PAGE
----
ASFMRA AgNews - October 1, 2019

By ASFMRA Press posted 23 days ago


Struggling Farmers See Bright Spot in Solar

U.S. farmers are embracing an alternative means of turning sunlight into revenue during a sharp downturn in crop prices: solar power.

Solar panels are being installed across the Farm Belt for personal and external use on land where growers are struggling to make ends meet.

The tit-for-tat tariffs applied by the U.S. and China to each other’s goods have cut demand for American crops. Futures prices for corn, soybeans and wheat are all trading around their lowest levels since 2010. Making matters worse, record spring rainfall left many farmers no time to plant a decent crop.

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Why Robots Will Soon Be Picking Soft Fruits and Salad

It takes a certain nimbleness to pick a strawberry or a salad. While crops like wheat and potatoes have been harvested mechanically for decades, many fruits and vegetables have proved resistant to automation. They are too easily bruised, or too hard for heavy farm machinery to locate.

But recently, technological developments and advances in machine learning have led to successful trials of more sensitive and dexterous robots, which use cameras and artificial intelligence to locate ripe fruit and handle it with care and precision.

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California Farmers Face 'Catastrophic' Water Restrictions. Can they Adapt to Survive?

It was 2015 and, as far as John Konda knew, farming still had a viable future in the San Joaquin Valley.

So he expanded.

The Tulare County grower planted 75 acres of pistachios, adding to a farm he’s owned since 2003. Two years later, in order to augment his water supply, he drilled two new groundwater wells.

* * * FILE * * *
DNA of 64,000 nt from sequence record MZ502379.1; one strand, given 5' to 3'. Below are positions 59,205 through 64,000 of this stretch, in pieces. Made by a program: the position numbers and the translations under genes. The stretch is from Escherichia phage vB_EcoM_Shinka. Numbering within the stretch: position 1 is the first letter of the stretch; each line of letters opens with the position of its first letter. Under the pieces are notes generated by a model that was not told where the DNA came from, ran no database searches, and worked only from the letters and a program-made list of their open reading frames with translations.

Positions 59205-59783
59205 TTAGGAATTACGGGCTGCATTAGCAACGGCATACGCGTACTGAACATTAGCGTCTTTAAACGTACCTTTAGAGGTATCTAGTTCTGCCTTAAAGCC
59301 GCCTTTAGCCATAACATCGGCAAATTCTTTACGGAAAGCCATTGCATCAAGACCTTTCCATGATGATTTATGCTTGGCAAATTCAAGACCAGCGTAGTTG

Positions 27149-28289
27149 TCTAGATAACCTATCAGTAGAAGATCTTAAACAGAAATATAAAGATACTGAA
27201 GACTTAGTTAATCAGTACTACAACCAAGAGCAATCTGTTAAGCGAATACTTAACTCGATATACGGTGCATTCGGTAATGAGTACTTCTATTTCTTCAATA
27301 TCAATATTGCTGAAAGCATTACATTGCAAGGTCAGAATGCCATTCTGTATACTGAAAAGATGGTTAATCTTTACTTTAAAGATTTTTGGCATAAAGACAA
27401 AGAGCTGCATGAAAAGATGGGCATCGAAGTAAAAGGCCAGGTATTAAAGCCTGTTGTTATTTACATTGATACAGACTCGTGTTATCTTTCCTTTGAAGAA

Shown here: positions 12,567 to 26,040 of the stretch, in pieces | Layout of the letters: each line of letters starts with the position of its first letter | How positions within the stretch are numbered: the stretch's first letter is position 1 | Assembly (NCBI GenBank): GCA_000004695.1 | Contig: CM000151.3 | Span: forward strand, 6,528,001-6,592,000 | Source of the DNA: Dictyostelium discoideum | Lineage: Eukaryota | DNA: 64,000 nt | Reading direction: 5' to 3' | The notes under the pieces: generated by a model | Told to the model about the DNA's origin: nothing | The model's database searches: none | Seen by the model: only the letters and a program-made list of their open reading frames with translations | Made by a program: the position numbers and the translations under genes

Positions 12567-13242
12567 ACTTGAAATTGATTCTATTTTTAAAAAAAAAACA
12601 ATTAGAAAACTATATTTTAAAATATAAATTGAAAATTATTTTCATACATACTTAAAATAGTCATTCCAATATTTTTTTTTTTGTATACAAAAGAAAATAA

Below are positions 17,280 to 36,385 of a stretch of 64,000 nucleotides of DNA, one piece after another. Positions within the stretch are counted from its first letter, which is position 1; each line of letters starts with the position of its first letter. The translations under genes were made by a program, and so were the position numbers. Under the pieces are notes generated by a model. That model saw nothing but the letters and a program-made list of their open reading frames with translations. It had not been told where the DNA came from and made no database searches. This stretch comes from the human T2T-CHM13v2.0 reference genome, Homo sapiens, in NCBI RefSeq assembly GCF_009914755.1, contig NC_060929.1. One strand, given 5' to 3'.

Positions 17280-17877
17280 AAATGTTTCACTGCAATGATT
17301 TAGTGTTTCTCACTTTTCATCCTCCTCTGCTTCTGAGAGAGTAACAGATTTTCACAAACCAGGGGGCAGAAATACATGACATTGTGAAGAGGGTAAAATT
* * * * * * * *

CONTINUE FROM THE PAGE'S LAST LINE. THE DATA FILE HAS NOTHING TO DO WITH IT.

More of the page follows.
Now he wonders whether the investments, totaling more than $1.5 million, will turn out to be a costly mistake.

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NCREIF releases Ag Appraisal Guidelines

The National Council of Real Estate Investment Fiduciaries released its Agricultural Appraisal Guidelines Sept. 11. Developed by members of the NCREIF Farmland Committee with input from organizations such as the Appraisal Institute, the guidelines are intended to provide clearly defined standards for appraisers, but are not intended to replace any current valuation requirements.

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Be Your Banker’s Favorite Customer

As you prepare to close the books on this year, you’ll soon shift your attention to 2020. A good rule of thumb is to start planning your finances at the same time you start your agronomic plans for the next year, says Jessica Lehman, managing director of agribusiness banking, First Financial Bank in Fort Wayne, Ind.

To do so, schedule a meeting with your lender. In these meetings you can go over final numbers and projections for 2019, as well as talk through your options for next year, says Ashley Arrington, founder of ag consulting firm Agri Authority.

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AgPro Podcast: Policy Expectation For the Rest of 2019

In a recent episode of the AgPro podcast, Hunter Carpenter, Director of Public Policy, shares the latest from our nation’s capital.